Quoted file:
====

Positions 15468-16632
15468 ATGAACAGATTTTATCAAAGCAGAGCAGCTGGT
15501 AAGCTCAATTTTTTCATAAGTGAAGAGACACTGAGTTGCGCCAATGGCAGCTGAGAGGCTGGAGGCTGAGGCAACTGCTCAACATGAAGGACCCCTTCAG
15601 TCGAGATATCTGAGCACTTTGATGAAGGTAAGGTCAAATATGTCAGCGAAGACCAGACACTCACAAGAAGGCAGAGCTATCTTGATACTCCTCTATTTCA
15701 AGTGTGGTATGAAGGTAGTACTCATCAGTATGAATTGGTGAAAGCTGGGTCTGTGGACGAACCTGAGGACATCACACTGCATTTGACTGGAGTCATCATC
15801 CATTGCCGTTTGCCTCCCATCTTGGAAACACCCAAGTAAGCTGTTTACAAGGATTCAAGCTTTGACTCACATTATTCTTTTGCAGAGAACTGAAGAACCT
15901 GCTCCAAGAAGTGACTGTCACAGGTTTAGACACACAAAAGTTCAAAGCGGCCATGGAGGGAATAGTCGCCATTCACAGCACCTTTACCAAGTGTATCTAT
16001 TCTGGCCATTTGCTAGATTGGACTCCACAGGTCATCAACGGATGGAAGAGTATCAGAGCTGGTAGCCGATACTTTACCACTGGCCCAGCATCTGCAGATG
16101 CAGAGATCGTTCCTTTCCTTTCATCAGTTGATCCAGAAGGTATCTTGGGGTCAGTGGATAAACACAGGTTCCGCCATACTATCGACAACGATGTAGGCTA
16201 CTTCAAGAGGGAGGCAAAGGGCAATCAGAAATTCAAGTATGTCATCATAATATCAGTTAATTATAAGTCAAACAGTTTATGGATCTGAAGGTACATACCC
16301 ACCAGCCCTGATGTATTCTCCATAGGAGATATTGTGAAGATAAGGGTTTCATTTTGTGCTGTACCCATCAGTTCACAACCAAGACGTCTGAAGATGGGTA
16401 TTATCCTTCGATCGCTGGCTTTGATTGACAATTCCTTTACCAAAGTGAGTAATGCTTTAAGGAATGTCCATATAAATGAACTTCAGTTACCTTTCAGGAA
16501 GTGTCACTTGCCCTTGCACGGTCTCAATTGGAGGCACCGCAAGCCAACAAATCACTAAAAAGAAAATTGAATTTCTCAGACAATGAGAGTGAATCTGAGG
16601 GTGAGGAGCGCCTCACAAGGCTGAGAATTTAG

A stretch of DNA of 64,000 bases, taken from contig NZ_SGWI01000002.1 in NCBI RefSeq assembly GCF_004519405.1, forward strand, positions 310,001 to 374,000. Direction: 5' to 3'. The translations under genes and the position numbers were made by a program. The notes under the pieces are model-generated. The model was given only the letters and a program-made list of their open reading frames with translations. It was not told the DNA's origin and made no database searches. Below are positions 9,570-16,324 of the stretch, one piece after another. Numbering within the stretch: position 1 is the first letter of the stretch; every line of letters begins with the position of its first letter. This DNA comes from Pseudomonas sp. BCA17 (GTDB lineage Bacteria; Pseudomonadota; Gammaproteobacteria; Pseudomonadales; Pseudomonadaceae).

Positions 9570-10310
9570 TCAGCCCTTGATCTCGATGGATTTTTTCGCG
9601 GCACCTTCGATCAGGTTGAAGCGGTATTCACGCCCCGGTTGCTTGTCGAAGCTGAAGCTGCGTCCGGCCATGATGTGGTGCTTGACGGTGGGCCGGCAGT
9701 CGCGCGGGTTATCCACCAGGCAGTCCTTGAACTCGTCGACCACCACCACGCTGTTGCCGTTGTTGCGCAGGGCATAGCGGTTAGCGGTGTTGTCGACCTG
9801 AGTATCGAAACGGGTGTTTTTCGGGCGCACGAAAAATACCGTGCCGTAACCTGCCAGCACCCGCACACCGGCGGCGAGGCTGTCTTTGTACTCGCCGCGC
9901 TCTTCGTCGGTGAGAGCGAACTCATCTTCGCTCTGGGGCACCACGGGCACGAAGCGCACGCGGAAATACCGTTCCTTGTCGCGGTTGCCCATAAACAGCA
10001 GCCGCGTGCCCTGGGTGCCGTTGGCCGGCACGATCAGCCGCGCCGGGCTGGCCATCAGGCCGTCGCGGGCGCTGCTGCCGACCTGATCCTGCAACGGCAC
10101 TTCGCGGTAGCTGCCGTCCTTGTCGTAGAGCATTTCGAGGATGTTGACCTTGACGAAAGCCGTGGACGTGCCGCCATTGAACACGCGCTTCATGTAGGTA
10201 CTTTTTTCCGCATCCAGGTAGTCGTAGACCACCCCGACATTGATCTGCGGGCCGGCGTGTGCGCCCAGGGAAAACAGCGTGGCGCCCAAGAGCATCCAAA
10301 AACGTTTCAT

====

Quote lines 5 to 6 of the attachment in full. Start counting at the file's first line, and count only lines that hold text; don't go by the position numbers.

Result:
15701 AGTGTGGTATGAAGGTAGTACTCATCAGTATGAATTGGTGAAAGCTGGGTCTGTGGACGAACCTGAGGACATCACACTGCATTTGACTGGAGTCATCATC
15801 CATTGCCGTTTGCCTCCCATCTTGGAAACACCCAAGTAAGCTGTTTACAAGGATTCAAGCTTTGACTCACATTATTCTTTTGCAGAGAACTGAAGAACCT